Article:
gas masks

Poison Gas

Gas! GAS! Quick, boys!—An ecstasy of fumbling
Fitting the clumsy helmets just in time,
But someone still was yelling out and stumbling
And flound’ring like a man in fire or lime.

Among the great advancements of the 19th century was the development of the chemical industry. As the Industrial Revolution ticked on, Europeans learned how to produce and commercialize chemicals. Artificial fertilizers, soaps, dyes, petrochemical materials and more became cheap and commonplace as the chemical industry expanded first in Britain, and then in Germany and the United States. Chemistry had made life easier.

Of course, the military also pondered the use of chemicals in weaponry. Some junior soldiers and scientists suggested the utility of poison gas during the Crimean War and the American Civil War, but the trend did not catch on. It was “as bad a mode of warfare as poisoning the wells of the enemy,” announced the British Ordinance Department. The scientist who proposed the notion grumbled. “It is considered a legitimate mode of warfare to fill shells with molten metal which scatters among the enemy, and produced the most frightful modes of death. Why a poisonous vapor which would kill men without suffering is to be considered illegitimate warfare is incomprehensible.” Nevertheless, the Hague Conferences of 1899 and 1907 banned the use of chemical weapons, one of the councils’ few achievements.

But military thinkers did not give up the idea, especially in the German army. By the spring of 1915 the Germans’ rampage across France had been checked, and a frustrating stalemate had developed. The soldiers turned back to the chemical industry. Germany had the largest chemical production in the world - and if it weaponized it, planners believed, the Entente would not be able to retaliate in kind.

Germans release gas from canister, 1915. This was a dangerous and unreliable method of using gas, and a change of wind could easily hurt the attackers as much as the enemy.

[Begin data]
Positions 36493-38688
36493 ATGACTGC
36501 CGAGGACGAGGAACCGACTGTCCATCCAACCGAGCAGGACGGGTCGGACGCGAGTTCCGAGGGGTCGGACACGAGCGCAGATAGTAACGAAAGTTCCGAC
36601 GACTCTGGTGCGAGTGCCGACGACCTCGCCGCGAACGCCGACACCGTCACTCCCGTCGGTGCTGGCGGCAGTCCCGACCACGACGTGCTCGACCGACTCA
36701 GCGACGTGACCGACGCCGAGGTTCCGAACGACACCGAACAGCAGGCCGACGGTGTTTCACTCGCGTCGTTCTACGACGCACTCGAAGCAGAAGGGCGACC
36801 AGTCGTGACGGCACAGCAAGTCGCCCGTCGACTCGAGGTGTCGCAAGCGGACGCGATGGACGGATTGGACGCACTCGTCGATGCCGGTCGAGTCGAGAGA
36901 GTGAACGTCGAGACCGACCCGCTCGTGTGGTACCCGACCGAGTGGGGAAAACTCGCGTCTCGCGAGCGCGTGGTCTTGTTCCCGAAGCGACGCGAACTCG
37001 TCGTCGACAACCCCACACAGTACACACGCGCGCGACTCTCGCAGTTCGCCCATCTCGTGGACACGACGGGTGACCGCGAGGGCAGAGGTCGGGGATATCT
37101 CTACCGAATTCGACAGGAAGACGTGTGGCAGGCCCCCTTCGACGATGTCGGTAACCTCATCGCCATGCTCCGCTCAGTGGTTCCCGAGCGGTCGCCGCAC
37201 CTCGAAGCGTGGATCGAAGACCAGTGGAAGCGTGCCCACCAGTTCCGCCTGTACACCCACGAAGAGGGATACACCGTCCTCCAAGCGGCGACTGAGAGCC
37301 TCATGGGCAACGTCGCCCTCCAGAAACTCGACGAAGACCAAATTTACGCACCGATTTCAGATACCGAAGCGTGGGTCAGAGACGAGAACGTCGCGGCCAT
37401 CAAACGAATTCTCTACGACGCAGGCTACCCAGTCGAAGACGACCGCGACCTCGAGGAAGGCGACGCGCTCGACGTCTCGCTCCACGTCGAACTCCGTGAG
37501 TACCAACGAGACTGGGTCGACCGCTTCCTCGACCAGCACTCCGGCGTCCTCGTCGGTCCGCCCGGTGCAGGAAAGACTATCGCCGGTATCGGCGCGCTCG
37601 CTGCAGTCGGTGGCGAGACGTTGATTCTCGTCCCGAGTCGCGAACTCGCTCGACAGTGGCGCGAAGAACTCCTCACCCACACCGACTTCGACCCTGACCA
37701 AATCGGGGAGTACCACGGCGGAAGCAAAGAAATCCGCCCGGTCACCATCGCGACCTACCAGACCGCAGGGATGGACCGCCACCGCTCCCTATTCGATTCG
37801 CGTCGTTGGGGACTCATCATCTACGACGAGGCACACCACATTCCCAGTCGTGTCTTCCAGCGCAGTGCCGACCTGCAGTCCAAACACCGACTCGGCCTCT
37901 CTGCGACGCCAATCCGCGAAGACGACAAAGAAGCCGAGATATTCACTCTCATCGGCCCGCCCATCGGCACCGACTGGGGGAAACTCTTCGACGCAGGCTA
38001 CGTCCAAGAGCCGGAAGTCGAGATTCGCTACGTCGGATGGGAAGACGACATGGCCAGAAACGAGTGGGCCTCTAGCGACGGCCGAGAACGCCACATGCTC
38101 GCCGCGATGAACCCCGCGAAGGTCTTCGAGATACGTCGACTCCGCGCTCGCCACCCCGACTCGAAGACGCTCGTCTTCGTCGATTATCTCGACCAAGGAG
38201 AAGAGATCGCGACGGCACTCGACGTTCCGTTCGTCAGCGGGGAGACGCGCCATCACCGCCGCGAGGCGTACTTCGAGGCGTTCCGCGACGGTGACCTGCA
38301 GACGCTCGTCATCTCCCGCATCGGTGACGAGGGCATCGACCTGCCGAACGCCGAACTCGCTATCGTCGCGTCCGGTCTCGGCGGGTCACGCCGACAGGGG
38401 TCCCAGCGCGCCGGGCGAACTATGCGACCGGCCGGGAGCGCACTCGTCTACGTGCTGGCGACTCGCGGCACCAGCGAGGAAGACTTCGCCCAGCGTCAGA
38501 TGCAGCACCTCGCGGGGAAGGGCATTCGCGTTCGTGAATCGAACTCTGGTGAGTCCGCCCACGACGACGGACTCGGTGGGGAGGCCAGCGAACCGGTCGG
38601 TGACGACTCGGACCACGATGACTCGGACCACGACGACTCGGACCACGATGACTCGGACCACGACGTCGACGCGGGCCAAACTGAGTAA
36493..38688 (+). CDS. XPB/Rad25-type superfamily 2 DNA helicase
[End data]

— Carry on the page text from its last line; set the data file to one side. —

The Germans released poison gas for the first time on April 22, 1915, at Ypres. They released chlorine gas out of canisters, relying on the wind to carry it the Allied positions. The noxious clouds sent several French and Algerian divisions reeling in panic. Two days later the Germans tried it against Canadian soldiers who had plugged the hole in the line. The Canadians choked and gasped, but fought on, stemming the German wave. They had discovered that urinating on a handkerchief and tying it over their mouth and nose created a primitive gas mask. Three days later the British began rushing to the front cotton pads dipped in bicarbonate of soda, which neutralized the gas agent. 

French soldiers wear primitive gas masks.

The Entente loudly attacked the “Hun” for his barbarous use of gas, and then set to work creating their own gas weapons. Chlorine gas, and then phosgene gas, became common weapons. They were horrific weapons. Phosgene had no immediate effects, but within 24 hours soldiers would begin gasping as their lungs filled with fluid. The worst was mustard gas, which the Germans began using in 1917. It rotted the body from the inside and out, blistering skin, blinding, and stripping the mucous membrane off the bronchial tubes. The pain was unendurable.

Aerial photo of a large gas attack on the Western Front.

Using canisters to disperse gas with the wind was common at first, but a very unreliable and potentially dangerous method, so armies began using artillery shells filled with gas. It became normal to fire gas barrages before an attack, because it forced enemy soldiers and artillerymen to don their gas masks, which made fighting or loading guns hard. More sophisticated gas masks were created to protect soldiers, although the filters had to be changed every thirty minutes.

British troops with box respirators. The respirator had to be changed every thirty minutes but it was an effective mode of protection.

The shouts of “Gas! Gas!” and the rattle of gas alarms warned troops to put their gas masks on immediately. The thought of being incapacitated by gas terrified everyone. Yet it did not take long for men in all armies to get used to these drills, and gas actually did not cause a very high amount of casualties during the war, and relatively few deaths. On July 17, for example, the British fired 100,000 gas shells at the German lines at Ypres, but only killed seventy-five of the enemy. Still, gas caused around one million casualties during the war. Gas may have been more terrifying than effective, but the image of men choking and suffocating during World War One had been so horrific that European armies declined to use gas against each other during World War Two.

Types of German gas shells. Used by both sides from 1916, these contained liquid gas which evaporated on impact. This was a much more effective way of releasing gas agents on the enemy.

Looking ahead to the possibility that gas masks may some day be a necessary part of their ensemble, these University of Detroit students were trying out masks in a practice drill on the campus on June 23, 1942. Hidden behind the masks, which they soon learned to wear with a minimum of discomfort, are, from left: Mary Turner, Helen Williams, Evelyn Buss and Joan Joliet. FS/AP